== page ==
People who “worry their prayers” are like wind-whipped waves. Don’t think you’re going to get anything from the Master that way, adrift at sea, keeping all your options open.

James 1:6b-8; MSG

We might struggle, even with doubt, some of us more than others. In spite of that we need to press on with the desire to be committed to faith in God, looking to God for the help we need in any given situation. I included the entire passage above, because though there may be and sometimes is value in taking a verse out of context, it’s always best seen, understood and applied in context, with the full intent of the passage in view.

So what we’re looking at here are the trials of life, any trial, which we’re to consider nothing but joy because of the endurance God wants to work in us through it, for our maturity toward full development as Christ followers. We are so prone to old default practices like taking matters in our own hands, hardly if at all looking to God. Trying to solve the problem ourselves, even if we pray to God to bless our efforts.

Instead God wants us to take what for us is the radical commitment of complete trust in God. In the words of Proverbs:

Trust in the Lord with all your heart,
and do not rely on your own insight.
In all your ways acknowledge him,
and he will make straight your paths.

Proverbs 3:5-6

What God would be after here in part, it seems to me, is an entire renovation of heart, mind and practice. Much more for us than just trying to manage the next crisis, barely holding on, sometimes the wheels clearly falling off. No, God wants to change us over time. James does make it more abrupt than that, so that evidently, and quite frankly I think, we need that word. We’re so inclined to excuse ourselves, rationalize, and not change at all.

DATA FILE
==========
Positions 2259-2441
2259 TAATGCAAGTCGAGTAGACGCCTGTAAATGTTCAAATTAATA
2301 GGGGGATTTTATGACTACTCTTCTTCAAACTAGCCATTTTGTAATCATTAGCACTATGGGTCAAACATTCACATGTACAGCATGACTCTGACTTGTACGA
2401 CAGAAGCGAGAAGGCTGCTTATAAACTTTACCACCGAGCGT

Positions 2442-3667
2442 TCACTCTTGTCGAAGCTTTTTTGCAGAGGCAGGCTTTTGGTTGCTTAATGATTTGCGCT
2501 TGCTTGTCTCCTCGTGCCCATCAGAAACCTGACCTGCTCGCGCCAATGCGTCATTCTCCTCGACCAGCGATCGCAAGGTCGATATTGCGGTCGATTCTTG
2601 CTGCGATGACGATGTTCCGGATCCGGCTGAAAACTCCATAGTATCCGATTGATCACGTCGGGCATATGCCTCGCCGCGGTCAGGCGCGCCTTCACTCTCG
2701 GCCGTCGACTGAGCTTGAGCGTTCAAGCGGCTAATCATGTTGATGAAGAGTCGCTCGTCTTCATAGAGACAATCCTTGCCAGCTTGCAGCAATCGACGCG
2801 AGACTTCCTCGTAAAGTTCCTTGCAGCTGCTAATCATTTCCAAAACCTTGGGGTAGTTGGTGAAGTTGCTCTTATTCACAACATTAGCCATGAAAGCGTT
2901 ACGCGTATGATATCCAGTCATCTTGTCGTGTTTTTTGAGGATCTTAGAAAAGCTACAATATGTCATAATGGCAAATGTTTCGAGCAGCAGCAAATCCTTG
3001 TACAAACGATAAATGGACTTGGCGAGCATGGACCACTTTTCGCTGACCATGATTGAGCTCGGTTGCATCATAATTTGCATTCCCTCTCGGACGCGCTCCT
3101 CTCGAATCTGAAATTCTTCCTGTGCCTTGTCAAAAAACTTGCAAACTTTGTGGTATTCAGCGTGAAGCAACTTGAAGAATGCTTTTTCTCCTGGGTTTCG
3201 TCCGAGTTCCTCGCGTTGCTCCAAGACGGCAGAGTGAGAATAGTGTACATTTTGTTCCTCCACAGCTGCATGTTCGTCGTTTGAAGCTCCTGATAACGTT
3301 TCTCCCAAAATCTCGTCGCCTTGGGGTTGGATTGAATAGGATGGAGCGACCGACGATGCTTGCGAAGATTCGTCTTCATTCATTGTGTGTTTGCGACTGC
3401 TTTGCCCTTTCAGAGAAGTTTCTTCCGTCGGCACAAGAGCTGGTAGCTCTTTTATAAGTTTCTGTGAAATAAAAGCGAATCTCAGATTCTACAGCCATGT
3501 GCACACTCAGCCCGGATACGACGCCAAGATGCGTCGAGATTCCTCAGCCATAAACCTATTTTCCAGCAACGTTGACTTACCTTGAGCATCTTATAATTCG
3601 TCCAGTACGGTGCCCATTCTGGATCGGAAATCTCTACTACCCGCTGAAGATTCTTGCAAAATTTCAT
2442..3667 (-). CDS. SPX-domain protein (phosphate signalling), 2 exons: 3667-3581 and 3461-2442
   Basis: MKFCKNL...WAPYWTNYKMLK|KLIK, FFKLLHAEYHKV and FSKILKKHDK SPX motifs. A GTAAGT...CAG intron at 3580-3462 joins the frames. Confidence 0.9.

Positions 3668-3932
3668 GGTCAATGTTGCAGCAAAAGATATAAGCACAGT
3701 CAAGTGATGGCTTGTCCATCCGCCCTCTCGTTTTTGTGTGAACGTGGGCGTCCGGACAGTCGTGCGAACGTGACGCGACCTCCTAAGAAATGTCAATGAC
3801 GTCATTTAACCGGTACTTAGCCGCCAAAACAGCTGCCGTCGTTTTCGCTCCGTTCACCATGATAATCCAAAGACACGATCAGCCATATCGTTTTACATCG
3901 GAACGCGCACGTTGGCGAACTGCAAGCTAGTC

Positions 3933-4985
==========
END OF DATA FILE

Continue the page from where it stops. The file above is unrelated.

What we need to do is look past the present difficulty, be willing to walk through that instead of trying to escape on our own terms. And thus find God’s help, all the help we need in the process. Not only short term, but medium and long term as well. Toward the maturity God wants for us. In and through Jesus.

on trials

Consider it pure joy, my brothers and sisters, whenever you face trials of many kinds, because you know that the testing of your faith produces perseverance. Let perseverance finish its work so that you may be mature and complete, not lacking anything.